Surely the 49er is a direct class competitor (for want of a better phrase). It's ideal combined crew weight is around 140Kg isn't it? Which is the top end of Cherub 'competitive' weight spectrum.

Holding back class development because it's 'too extreme' or makes the boat harder to sail is a daft idea. Would we all be sailing cherubs if they were as easy to sail as Wayfarers!? Dingy sailing isn't an extreme sport. Difficult but it's pretty tame.

As for this pitching thing. A boat with a T-foil has it’s centre of pitching moment (or whatever you want to call it) is at the back of the boat. So you have 12 feet (and a cheeky bit of snout?) of progressive increase in buoyancy and given that you stand further back anyway it's more that enough. Kevin, skinnier boats please!


Off topic, but has anyone sailed the new really skinny designs without a T-foil?



Kevin, what makes a cherub the wrong platform for foiling? It's got to be the most ideal class in the UK. I guess it's just not as good as having a 2 man foiler designed from scratch. Chine width  and things like that. Maybe I should move this question into a differnt topic...
2675 Fuzzy Logic  97/05 rules

Serious plannage in the works...

Offline simon_jones

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Re: 29XX?
« Reply #19 on: February 06, 2010, 09:50:14 AM »
Having owned and sailed an XX for a year before getting a Cherub, I think that this is all about nothing. There are many potential classes for us to attract new sailors from 800's (Pete) 200's ( Andy and Jill ) 29ers (us) The current crop of boats look and sail very well, If we wish to attract people to the class and not lose them to others we have to offer them something they can only find with us. As a group of sailors we are very freindly not something often said about the 29ers. Pete is doing very well in showing the light to the uninitiated , Perhaps we should all try to show the way to other classes a bit more. Some people will always feel more comfortable with a smod , big turnouts at open meetings, if something breaks  you just get a new bit, more sailing less bimbleing. But when all is said and done the XX was far from perfect just look at how many are out there compared to the standard rig or the 800. we should worry about our class not anyone else

rich_taylor

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Re: 29XX?
« Reply #20 on: February 06, 2010, 12:00:35 PM »
Having owned and sailed an XX for a year before getting a Cherub, I think that this is all about nothing. There are many potential classes for us to attract new sailors from 800's (Pete) 200's ( Andy and Jill ) 29ers (us) The current crop of boats look and sail very well, If we wish to attract people to the class and not lose them to others we have to offer them something they can only find with us. As a group of sailors we are very freindly not something often said about the 29ers. Pete is doing very well in showing the light to the uninitiated , Perhaps we should all try to show the way to other classes a bit more. Some people will always feel more comfortable with a smod , big turnouts at open meetings, if something breaks  you just get a new bit, more sailing less bimbleing. But when all is said and done the XX was far from perfect just look at how many are out there compared to the standard rig or the 800. we should worry about our class not anyone else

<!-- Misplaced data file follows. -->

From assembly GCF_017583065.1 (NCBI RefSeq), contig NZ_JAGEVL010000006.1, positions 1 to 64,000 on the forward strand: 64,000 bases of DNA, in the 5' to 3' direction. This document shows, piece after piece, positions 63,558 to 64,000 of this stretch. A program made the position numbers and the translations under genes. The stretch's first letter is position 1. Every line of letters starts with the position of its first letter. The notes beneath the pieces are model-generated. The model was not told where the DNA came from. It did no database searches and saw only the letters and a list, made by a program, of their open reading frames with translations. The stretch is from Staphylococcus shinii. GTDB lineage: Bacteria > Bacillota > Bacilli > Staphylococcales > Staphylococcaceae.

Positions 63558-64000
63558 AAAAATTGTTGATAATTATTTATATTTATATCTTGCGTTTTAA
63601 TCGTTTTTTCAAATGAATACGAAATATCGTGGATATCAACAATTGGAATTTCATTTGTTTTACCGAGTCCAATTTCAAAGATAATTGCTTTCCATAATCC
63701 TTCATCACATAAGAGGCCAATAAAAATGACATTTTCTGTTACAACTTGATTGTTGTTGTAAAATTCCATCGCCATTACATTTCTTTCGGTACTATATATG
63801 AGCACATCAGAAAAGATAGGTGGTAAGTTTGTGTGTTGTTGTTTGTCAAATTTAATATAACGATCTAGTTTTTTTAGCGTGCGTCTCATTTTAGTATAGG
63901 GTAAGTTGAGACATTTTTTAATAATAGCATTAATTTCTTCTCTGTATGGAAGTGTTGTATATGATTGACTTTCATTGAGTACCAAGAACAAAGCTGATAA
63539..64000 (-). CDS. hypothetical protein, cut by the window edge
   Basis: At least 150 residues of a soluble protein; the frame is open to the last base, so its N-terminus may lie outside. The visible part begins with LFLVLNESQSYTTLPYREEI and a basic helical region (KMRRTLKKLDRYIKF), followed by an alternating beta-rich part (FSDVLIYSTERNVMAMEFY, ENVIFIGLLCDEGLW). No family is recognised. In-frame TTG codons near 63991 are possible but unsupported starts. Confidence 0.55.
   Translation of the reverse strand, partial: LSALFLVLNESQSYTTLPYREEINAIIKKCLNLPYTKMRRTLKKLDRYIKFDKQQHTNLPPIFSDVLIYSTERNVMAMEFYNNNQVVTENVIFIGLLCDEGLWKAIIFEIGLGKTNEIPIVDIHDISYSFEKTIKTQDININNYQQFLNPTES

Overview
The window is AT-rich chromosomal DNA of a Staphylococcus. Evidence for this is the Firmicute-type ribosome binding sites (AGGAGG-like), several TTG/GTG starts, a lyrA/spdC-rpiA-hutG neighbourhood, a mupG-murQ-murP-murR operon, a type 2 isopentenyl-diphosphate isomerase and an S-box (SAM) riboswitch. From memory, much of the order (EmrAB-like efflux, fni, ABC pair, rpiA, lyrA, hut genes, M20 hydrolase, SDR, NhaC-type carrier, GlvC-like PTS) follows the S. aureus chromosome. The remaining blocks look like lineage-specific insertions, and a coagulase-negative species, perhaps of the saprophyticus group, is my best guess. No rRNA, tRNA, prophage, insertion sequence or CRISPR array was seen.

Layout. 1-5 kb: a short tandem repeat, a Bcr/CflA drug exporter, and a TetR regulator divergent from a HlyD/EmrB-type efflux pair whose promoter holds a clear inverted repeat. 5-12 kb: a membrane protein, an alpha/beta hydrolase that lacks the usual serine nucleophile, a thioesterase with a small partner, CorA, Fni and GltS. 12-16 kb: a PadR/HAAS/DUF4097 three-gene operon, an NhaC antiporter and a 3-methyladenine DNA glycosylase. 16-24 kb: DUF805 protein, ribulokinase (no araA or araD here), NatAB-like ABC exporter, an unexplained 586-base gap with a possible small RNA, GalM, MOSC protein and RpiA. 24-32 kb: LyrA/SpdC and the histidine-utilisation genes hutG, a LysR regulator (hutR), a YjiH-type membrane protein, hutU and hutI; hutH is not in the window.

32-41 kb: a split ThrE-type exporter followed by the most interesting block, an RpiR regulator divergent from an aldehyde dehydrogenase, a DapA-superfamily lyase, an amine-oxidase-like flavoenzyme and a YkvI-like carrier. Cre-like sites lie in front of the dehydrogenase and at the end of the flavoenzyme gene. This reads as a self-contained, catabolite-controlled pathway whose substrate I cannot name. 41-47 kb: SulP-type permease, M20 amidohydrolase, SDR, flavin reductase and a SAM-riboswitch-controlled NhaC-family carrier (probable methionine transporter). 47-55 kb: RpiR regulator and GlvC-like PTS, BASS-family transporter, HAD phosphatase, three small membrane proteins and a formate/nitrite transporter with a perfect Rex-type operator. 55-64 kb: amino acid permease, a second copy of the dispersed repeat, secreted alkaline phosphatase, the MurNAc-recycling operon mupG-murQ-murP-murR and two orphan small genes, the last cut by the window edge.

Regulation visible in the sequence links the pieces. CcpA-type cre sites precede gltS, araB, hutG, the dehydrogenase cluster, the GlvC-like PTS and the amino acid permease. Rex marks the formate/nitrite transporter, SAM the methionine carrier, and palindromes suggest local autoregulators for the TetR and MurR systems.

I totally agree, it is pretty much about nothing.  Noting JB's post listed by DW, the statements are based on the 470 replacement not the Skiff trial and as I remember the 29xx was the only applicant against the 470.  The fact the result was turned over was no surprise (the writing was on the wall) and neither is it a surprise the event and subsequent meeting minutes where heavily used as marketing leverage (that what marketing departments exist for). 

By their own admission they are selling rigs not  hulls consequently it can only be a compromise.  Form a commercial point of view, and in the SMOD ideal, it is a sensible solution and I dare say they learned a lot form the other classes at the trials, nothing you can or should do about it.  As for 9er's co-operating together to promote the XX in joint events and sponsors was always going to happen (could you ever see the 49er's co-operating with a competitive design to the 29er or 29erXX?) it is a natural process in developing and maintaining a sales and parts monopoly.  There is a place for this, someone people will want to buy off the shelf, no question.  Should the Olymics be a platform for supporting a commercial monopoly and is that good for development in the sport?  I don't think so.  Are there other ways to have consistant design, measurement and performance in an olympic class without a commercial monopoly behind it, absolutely.